In Light of Hanukkah
We all know the Hanukkah basics: The Festival of Lights that commemorates the Maccabean revolt against the Greek rulers who killed Jews for practicing their faith; that celebrates the victory against oppression, the restoration of Jewish sovereignty, the rededication of the Temple in Jerusalem and the one-day supply of oil that miraculously burned for eight days.
Lighting the hanukkiyah is one of the most widely observed Jewish rituals. Those who have gone beyond Hanukkah 101 know why the holiday was historically considered a minor festival and also understand the forces of the last century that have elevated its profile. And then there is the ultimate in holiday polarization—latkes or sufganiyot?
But I want to focus on the lights. Because major or minor, light is the element that makes Hanukkah perhaps the most holistic holiday of the Jewish calendar.
Light—physical and abstract, spiritual and rational—is at the center of Jewish civilization and human advancement. Our history begins with “Let there be light.” Light is the genesis of the world, the symbol of creation and wisdom. The Enlightenment is the name given to the philosophical renaissance of ideas that promoted science, freedom and tolerance. The ner tamid of the Temple in Jerusalem—the one that the Greeks extinguished and the Jewish uprising restored—is the symbol of God’s eternal presence.
That flame lights our way not only in the darkness of December but through the darkness that is ever present in the world—in the form of war, oppression, cruelty, hatred, injustice, ignorance and disease.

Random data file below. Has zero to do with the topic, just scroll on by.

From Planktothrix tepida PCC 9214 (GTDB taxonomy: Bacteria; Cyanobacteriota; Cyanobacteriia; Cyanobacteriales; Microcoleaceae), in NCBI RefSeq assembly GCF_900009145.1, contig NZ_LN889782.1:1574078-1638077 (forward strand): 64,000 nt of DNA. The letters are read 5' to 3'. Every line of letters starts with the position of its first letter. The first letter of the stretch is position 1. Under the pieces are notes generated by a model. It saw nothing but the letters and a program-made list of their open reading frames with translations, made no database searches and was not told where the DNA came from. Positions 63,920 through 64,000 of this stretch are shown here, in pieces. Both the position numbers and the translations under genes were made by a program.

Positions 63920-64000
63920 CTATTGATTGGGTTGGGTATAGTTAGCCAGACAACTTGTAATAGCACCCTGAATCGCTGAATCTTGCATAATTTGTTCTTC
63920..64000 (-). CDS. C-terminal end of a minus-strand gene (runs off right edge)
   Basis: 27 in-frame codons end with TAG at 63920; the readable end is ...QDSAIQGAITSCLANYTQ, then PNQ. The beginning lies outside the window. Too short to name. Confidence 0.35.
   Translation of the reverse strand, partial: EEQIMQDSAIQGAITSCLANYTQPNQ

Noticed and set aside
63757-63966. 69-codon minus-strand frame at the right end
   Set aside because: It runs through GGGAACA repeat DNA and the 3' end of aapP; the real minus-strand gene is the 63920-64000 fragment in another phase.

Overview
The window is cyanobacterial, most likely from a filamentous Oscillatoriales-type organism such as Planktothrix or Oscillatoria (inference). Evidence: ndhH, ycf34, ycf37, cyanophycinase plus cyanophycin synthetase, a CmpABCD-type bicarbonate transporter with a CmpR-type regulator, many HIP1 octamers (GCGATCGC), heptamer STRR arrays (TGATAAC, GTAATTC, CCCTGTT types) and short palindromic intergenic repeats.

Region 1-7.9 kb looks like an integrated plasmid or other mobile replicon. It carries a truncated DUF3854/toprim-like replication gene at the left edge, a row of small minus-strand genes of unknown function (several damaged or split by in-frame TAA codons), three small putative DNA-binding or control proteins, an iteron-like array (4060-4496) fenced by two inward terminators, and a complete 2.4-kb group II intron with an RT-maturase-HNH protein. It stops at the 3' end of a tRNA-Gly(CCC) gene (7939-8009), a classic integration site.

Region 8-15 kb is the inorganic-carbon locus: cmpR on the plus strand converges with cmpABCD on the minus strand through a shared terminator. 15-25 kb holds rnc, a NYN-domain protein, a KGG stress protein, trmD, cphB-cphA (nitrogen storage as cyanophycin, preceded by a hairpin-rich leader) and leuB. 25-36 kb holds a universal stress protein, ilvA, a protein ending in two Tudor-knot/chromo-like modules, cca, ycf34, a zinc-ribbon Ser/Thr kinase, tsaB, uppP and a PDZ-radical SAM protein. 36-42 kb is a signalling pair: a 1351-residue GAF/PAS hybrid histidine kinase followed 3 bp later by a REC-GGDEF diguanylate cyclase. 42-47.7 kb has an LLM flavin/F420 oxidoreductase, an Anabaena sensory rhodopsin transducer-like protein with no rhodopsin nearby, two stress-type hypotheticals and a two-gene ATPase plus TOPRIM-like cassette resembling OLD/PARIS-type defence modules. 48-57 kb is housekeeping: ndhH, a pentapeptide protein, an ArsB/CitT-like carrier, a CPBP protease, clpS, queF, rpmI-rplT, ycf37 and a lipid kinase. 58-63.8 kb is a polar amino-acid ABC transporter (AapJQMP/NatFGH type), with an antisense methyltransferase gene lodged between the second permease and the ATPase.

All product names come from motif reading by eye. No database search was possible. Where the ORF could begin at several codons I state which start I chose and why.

Hanukkah is connected to all of this. That cruse of oil lasted much longer than eight days—it was part of a continuum of light that continues to illuminate our path today. In kindling the menorah, we recreate the pivotal moment when the symbolic light above us went out but our inner light sustained us until we could push back the darkness.
Whenever we work, alone or in association, for the progress of humanity, for rights, prosperity, education or health, we light the way toward the fulfillment of creation.
There are many great organizations, in the Jewish world and the wider universe, that work for tikkun olam. One reason, maybe the key reason, I feel so fulfilled in Hadassah is that it gives me a role in bettering the lot of both the Jewish people and all of humanity.
When doctors and nurses in our hospitals save lives or bring new life into the world, we are shining a light that heals not only individuals but also a society.
When Hadassah researchers develop new treatments and diagnostic tools, they shine a light inside the human body, seeing what has never before been seen, that redounds to the benefit of all.
When Hadassah educates professionals at our schools of medicine, nursing, dentistry, public health and occupational therapy, or when we educate and nurture at-risk youngsters in our Youth Aliyah schools, we are illuminating the path for people who will have better lives and also enable them to help others.
When Hadassah—on its own and in coalition with other organizations—advocates for research funding, heart health, breast cancer awareness, literacy, voter registration, combatting of anti-Semitism, racism and gender inequity, when we engage with our elected representatives and act on the world stage in support of causes that express our highest values, we are shining a light on our own path and for those we seek to persuade.
When we advocate on behalf of the Jewish state, we magnify and strengthen Israel’s position, and mission, as a light unto the nations.
For the sake of our values and our posterity, we carry the torch that points to justice and progress—for ourselves and the world. Israel and the Jewish people have been indispensable sources of light to humankind. This didn’t start or end with Hanukkah, but the Festival of Lights is a joyous symbol that explains it all.